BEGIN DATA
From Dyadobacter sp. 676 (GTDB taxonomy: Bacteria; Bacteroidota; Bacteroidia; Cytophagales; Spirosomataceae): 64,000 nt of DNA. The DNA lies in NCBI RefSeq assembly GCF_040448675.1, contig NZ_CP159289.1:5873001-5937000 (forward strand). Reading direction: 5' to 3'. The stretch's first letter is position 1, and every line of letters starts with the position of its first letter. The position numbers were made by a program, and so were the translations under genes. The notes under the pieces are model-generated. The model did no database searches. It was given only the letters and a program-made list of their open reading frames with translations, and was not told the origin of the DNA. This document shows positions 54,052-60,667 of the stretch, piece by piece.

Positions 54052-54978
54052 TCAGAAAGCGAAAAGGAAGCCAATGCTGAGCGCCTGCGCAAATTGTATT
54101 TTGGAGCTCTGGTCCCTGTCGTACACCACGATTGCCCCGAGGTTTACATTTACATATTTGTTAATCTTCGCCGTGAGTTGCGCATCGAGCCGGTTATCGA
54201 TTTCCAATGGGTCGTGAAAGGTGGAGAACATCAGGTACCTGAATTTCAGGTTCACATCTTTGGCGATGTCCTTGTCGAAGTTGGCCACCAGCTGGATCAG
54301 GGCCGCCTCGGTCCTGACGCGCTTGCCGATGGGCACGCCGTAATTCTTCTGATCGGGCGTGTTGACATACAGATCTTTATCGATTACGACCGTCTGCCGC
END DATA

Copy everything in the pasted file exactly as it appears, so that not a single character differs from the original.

From Dyadobacter sp. 676 (GTDB taxonomy: Bacteria; Bacteroidota; Bacteroidia; Cytophagales; Spirosomataceae): 64,000 nt of DNA. The DNA lies in NCBI RefSeq assembly GCF_040448675.1, contig NZ_CP159289.1:5873001-5937000 (forward strand). Reading direction: 5' to 3'. The stretch's first letter is position 1, and every line of letters starts with the position of its first letter. The position numbers were made by a program, and so were the translations under genes. The notes under the pieces are model-generated. The model did no database searches. It was given only the letters and a program-made list of their open reading frames with translations, and was not told the origin of the DNA. This document shows positions 54,052-60,667 of the stretch, piece by piece.

Positions 54052-54978
54052 TCAGAAAGCGAAAAGGAAGCCAATGCTGAGCGCCTGCGCAAATTGTATT
54101 TTGGAGCTCTGGTCCCTGTCGTACACCACGATTGCCCCGAGGTTTACATTTACATATTTGTTAATCTTCGCCGTGAGTTGCGCATCGAGCCGGTTATCGA
54201 TTTCCAATGGGTCGTGAAAGGTGGAGAACATCAGGTACCTGAATTTCAGGTTCACATCTTTGGCGATGTCCTTGTCGAAGTTGGCCACCAGCTGGATCAG
54301 GGCCGCCTCGGTCCTGACGCGCTTGCCGATGGGCACGCCGTAATTCTTCTGATCGGGCGTGTTGACATACAGATCTTTATCGATTACGACCGTCTGCCGC